Wireless Android Auto with Google Maps is terrible

C. Scott Brown/Android Authority

On paper, Android Auto Wireless is like a dream come true. You get in the car, accelerate, and your phone’s apps and services magically appear on your infotainment system. In seconds, you’re listening to your music, receiving turn-by-turn directions, and sending voice commands for text messages, phone calls, and more. It’s like we’re living in the future!

Of course, this is only on paper. In the real world, using wireless Android Auto can be so tricky that you might want to go back to using it with a cable, or even ditch it altogether.

I recently bought a new car for myself, a 2019 Subaru Crosstrek, which comes with Android Auto as standard. It only supports wired connections natively, but I was able to get a Motorola MA1 dongle that provides wireless support to any vehicle with Android Auto. After using this setup for a few weeks, I seriously wonder whether or not Google has given any thought to its implementation of wireless support. It just doesn’t feel ready for prime time.

Wireless Android Auto just doesn’t feel ready for prime time.

To illustrate the problems I faced, I’m going to dwell a lot on one of Google’s own services: Maps. Surely, if anything should work well with a wireless automatic system, it would be Maps, right?

Departure? How to connect Android Auto to your car

Hands-free cards? No thanks.

As all Android Auto users know, you cannot use the phone version of Google Maps while using the Android Auto version. Whether you use it wired or wirelessly, Maps becomes exclusively accessible through your car’s screen once it’s connected. If you try to open Maps on your phone while logged into Car, the app simply won’t open.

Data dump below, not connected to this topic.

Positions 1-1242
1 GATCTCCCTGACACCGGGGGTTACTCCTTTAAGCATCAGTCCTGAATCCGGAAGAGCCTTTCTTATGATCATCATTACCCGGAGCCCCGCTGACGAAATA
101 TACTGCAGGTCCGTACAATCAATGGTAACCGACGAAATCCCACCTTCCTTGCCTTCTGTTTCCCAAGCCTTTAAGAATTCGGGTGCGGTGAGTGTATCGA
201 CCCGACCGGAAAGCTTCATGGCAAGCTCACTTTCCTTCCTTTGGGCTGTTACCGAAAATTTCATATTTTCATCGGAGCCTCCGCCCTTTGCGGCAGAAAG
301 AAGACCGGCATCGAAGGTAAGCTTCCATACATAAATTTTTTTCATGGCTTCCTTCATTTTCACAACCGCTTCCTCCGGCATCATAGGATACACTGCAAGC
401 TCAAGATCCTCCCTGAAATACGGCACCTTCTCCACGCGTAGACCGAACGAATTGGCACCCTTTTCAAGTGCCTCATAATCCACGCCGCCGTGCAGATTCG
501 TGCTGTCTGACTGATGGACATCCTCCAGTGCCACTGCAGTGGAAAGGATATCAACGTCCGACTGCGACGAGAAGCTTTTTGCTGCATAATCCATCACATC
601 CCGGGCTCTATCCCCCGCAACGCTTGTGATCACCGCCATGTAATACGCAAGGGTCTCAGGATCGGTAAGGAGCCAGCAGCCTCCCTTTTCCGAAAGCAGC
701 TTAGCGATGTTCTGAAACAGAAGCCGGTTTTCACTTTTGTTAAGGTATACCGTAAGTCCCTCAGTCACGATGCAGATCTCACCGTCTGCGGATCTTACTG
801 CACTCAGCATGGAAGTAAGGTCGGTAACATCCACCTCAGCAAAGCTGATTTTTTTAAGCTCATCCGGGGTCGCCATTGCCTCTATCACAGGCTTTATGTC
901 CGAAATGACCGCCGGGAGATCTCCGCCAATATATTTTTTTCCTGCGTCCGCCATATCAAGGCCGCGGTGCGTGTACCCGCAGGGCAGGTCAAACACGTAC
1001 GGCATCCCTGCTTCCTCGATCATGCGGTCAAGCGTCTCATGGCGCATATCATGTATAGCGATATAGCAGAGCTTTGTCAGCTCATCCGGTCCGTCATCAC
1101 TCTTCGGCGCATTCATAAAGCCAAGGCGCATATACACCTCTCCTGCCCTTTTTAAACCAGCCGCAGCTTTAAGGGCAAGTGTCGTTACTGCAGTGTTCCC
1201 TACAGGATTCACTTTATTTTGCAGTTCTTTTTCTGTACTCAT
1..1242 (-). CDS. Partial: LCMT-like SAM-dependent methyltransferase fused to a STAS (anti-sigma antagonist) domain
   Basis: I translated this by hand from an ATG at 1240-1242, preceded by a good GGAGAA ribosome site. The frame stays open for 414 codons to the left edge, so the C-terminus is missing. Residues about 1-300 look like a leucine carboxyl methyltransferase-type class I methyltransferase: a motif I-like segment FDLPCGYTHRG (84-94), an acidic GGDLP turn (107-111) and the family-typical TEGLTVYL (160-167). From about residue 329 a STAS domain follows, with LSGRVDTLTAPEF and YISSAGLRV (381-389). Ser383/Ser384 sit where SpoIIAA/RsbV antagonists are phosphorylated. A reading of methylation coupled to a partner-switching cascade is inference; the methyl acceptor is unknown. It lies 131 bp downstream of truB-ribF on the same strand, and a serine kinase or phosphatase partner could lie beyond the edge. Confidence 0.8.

The automatic version of Maps, however, is incredibly watered down compared to the full phone app. Searching for restaurant menus is impossible, for example, and doing granular searches for specific places isn’t easy either. “Malls that are 25 miles from my house and open at 6:00 p.m.,” for example, would be difficult to navigate on your car screen. Since you can’t use your phone to understand these things, you… can’t?

Google Maps functionality is severely limited when connected to Android Auto.

It is obvious that Google limits the phone version of Maps in this way. Android Auto’s goal is to force you to leave your phone alone and focus on the road. However, there are some very common situations that Google doesn’t seem to account for with this limitation. One is obvious: what if you’re parked? Using the phone version of Maps while parked is completely safe, but Maps will still not work on your phone when docked. And it’s not like Android Auto doesn’t know you’re parked. You need to know this because it enables or disables the Android Auto keyboard depending on whether the car is driving or not.

Additional Complaints: Android Auto is so bad it made me go back to the iPhone

One way to overcome this is to turn off the car. However, in the case of my Crosstrek, it does not wirelessly disconnect from Auto turning off the car on its own. Because the car assumes you’ll always want to listen to music while parked, Android Auto stays on until you open the driver’s side door and remove the key from the ignition.